According to Flournoy and Hadley, what should happen if no final intra-Afghan settlement is reached? “What is Plan B?” – as one perspicacious audience member asked. Hadley says that Plan B is to make Plan A work – a weak joke that inadvertently reveals why the USA has been stuck in Afghanistan for 19 years: No Plan B except to surge Plan A. Flournoy, by contrast, picked up the gauntlet and inadvertently revealed why we’re likely to remain there indefinitely: “Plan B is [to] revert to where we are now and try to convince the Taliban and their supporters… to be more serious about moving forward.” Plan B is to replay Plan A. (Flournoy’s support for the 2009-2012 troop surge in Afghanistan is a point of contention with Biden, who opposed the surge. The surge more than doubled US troop presence. It nearly tripled annual US troop fatalities.)
Apart from demanding a final political settlement, which is more than the current withdrawal agreement requires, Flournoy also puts the onus of progress solely on the Taliban. This grants Kabul considerable freedom to demand more from the final settlement than conditions on the ground and the Kabul-Taliban power balance would imply. Kabul can simply refuse to move forward to a final settlement on any basis other than its preferred one. What would happen then? Presumably Flournoy’s “Plan B” – a reversion “to where we are now” – would occur. And to be clear, “where we are now” is US military presence, operations, and support. Put simply, “where we are now” is war.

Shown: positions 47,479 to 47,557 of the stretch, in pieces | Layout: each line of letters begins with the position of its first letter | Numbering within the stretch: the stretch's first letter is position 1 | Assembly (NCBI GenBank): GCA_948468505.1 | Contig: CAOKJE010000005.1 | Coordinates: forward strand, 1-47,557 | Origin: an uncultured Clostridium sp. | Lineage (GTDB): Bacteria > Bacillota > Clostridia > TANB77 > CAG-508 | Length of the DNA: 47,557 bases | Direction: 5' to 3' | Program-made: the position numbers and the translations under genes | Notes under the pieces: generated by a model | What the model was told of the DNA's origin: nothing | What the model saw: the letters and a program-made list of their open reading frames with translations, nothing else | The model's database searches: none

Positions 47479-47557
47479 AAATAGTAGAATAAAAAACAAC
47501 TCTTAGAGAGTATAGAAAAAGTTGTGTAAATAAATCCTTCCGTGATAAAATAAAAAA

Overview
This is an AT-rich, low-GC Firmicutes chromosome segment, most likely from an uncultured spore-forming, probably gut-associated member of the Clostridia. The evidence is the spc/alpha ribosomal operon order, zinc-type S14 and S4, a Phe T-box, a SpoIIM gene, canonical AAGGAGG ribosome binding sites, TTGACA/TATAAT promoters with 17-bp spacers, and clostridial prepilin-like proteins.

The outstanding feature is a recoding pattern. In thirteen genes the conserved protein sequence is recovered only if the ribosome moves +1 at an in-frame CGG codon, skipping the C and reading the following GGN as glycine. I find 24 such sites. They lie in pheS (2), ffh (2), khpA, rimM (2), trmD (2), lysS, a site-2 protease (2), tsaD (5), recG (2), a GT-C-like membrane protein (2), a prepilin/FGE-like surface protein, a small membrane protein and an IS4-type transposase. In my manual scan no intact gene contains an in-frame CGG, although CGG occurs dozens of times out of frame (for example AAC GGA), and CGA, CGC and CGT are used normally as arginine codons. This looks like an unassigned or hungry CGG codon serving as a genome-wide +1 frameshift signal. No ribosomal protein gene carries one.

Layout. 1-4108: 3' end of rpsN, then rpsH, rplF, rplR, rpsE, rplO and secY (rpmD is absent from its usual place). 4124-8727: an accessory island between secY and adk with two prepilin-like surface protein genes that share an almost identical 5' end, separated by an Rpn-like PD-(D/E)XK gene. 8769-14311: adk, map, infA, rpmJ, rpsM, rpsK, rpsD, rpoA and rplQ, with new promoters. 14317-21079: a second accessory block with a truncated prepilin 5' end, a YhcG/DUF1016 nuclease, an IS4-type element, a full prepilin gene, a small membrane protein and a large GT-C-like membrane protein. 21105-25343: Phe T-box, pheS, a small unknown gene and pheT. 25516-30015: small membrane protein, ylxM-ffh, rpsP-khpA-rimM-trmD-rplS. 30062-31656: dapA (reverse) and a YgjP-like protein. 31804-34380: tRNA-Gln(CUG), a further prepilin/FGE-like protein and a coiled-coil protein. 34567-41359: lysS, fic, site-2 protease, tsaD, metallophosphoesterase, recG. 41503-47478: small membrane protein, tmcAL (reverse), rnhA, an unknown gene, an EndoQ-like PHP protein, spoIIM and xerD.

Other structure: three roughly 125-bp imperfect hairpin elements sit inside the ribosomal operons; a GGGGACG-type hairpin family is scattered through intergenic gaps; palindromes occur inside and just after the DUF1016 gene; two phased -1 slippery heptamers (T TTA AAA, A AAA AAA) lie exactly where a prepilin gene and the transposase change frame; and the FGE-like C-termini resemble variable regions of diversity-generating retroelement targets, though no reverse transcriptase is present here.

The Flournoy-Hadley position seems to be that Washington either wins considerably more than what the US-Taliban agreement promises or it “stay the course” – a course now 19-years old. This view may lead the United States deeper into a position of “moral hazard” because Kabul is certainly listening and hoping to keep US dollars and troops fully engaged. The US presence, yes or no, may become Kabul’s choice if all it takes is for President Ashraf Ghani or the Afghan National Assembly to stonewall the intra-Afghan negotiations.
The unspoken truth is that the Kabul government, its institutions and security forces, its basic functionality, are nowhere without US power and support. Of course, no US policymaker wants, intends, or foresees “staying the course” forever. None expect or desire an endless series of resets, surges, or “do-overs.” But US policy regarding its costly regime-change, nation-building, and regional reform efforts is immured by denial and delusion about what can be accomplished by forceful US intervention. In their discussion of the Afghan prospect, Flournoy and Hadley seem unaware and unaffected by the numerous reports of Afghan government dysfunction, reconstruction failures, and security force depredations.